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Geologija / Geology

ISSN 1392-110X
ISSN 2029-056X (online)

2008 m. Nr. 4

Sedimentation and near-bottom currents in the South-Western Atlantic

The aims of the paper are: 1) to study the bottom relief and Late Quaternary bottom sediments of the South-Western Atlantic from the Amazon cone to the Vema Channel and Rio Grande Rise, and 2) to reconstruct recent and palaeo-Antarctic near-bottom currents (AABW). For this purpose, we used three main Parasound seismic profiles: 30 cores (up to 500 cm in length), the nanoplankton stratigraphy of 9 cores from the Brazilian lithological profile (along 24 °W), and literature sources.
No soft sedimentes were found in the Vema channel; the bottom of the channel is acoustically “hard”. Our geological data confirm that AABW flows mainly through this channel. The velocity of this flow should be higher than 100 cm. s–1. Only this strong current is able to rewash not only soft Holocene sediments, but also consolidated Quaternary deposits. Soft layered sediments occur at a depth less than 4200 m in the Hunter channel. Consequently, the AABW is able to flow from the Argentine Basin to the Brazil Basin only at a depth of more than 4200 m in this channel. Brown red clay or yellowish gray miopelagic clay prevail in the Brazil Deep. The age of red clay in the cores is different: Early or Late Pleistocene, or Holocene. Clay was rewashed and re-deposited in many areas of the deep. This means that the hydrodynamics sometimes was very active at a depth of 4000–5000 m in the Brazil Deep. The presence of conturite and turbidite interlayers in the red clay of the S. America continental base confirms the occurrence of a strong jet of the AABW (Deep Western Boundary current – DWBC) here. Antarctic and other diatoms were brought by AABW from Antarctica up to 10–5 °S. An unusual Pleistocene Ethmodiscus rex ooze was discovered at the latitude of 20 °S. Our data confirm the occurrence in the area between 10–5 °S of two mid-oceanic channels, one of them (EMOC) being located on a large sedimentary swell. The AABW in the cross-section from the Amazon River to the MAR flows through the Nara (depth 4640–4660 m) plain. This flow was confirmed by hydrochemical data. The AABW started to appear in the Rio Grande Rise region, about 50–30 mill. years. Cyclic events of glaciation and interglacial transitions throughout the Miocene–Pleistocene is a mechanism that caused the AABW currents to become more intensive or passive, with the result that the intensity of the influx of these waters from the Brazilian Basin into the Guiana Basin also changed from strong to weak.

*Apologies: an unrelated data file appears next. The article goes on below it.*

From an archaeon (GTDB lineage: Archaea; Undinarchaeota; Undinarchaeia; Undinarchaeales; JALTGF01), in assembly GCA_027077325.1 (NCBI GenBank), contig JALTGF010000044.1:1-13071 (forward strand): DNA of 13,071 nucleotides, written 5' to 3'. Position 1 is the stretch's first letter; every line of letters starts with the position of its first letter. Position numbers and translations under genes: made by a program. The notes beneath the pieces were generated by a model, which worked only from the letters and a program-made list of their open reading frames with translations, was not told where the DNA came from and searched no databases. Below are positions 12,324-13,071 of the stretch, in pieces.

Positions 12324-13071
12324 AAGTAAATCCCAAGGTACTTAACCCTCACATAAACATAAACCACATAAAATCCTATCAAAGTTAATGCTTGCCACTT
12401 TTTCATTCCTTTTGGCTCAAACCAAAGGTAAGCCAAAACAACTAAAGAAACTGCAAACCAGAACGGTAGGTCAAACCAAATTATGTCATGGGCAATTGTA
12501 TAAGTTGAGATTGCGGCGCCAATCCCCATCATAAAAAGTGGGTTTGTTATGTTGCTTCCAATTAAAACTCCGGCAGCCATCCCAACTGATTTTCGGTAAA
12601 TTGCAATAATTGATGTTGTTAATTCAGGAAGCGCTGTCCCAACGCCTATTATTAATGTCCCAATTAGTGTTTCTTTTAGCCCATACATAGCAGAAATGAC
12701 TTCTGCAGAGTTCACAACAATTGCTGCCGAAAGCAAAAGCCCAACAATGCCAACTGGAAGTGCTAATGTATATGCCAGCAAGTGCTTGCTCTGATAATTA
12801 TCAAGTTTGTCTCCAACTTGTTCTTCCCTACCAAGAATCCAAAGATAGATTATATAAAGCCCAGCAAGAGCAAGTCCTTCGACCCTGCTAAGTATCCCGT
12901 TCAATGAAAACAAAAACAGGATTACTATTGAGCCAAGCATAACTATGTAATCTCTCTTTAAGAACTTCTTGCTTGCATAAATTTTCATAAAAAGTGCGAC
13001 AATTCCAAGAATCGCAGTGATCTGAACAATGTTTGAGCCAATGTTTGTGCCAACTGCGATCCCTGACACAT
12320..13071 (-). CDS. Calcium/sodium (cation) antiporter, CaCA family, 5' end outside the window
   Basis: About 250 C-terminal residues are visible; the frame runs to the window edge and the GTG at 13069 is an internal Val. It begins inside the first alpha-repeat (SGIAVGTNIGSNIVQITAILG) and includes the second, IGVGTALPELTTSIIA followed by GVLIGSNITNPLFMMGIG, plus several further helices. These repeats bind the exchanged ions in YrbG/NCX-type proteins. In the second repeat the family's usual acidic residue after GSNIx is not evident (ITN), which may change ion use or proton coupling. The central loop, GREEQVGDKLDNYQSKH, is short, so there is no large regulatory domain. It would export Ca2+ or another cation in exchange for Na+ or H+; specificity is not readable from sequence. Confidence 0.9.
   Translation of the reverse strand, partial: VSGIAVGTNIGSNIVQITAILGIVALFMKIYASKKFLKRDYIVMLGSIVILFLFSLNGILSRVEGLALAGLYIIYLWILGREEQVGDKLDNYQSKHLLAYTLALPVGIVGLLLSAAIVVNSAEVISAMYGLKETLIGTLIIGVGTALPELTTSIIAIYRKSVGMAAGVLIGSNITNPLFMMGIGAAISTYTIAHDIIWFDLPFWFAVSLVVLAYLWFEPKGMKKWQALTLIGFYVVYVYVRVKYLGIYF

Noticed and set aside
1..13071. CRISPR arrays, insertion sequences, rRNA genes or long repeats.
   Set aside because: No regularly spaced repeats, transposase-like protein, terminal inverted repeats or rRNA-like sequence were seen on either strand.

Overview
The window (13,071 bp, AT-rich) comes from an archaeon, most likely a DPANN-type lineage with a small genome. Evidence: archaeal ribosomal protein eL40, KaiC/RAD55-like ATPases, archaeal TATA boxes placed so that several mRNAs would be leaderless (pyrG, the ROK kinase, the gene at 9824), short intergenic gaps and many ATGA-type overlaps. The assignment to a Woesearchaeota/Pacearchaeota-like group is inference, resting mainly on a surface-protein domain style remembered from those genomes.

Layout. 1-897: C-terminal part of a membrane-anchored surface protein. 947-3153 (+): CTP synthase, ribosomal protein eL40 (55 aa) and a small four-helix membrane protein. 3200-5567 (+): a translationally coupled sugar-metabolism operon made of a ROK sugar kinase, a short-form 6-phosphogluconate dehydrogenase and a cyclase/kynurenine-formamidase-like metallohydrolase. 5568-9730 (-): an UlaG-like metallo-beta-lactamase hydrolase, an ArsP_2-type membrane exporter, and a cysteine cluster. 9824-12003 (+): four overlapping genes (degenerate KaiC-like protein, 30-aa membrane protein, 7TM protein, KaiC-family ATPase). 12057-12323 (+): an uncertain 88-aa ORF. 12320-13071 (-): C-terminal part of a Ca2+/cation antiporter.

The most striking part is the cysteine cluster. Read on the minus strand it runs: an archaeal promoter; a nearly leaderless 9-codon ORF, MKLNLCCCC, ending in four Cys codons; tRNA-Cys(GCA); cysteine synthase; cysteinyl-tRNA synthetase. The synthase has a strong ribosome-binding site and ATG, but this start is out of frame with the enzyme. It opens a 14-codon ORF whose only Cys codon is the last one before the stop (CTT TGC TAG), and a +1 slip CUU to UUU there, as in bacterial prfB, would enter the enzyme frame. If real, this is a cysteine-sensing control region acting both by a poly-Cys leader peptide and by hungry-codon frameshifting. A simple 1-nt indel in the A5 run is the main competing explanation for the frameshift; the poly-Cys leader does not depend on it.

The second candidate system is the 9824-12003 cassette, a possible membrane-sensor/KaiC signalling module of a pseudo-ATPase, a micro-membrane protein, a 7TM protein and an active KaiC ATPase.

Keywords: South-western Atlantic, Brazil Basin, near-bottom currents, sediments, palaeoreconstruction


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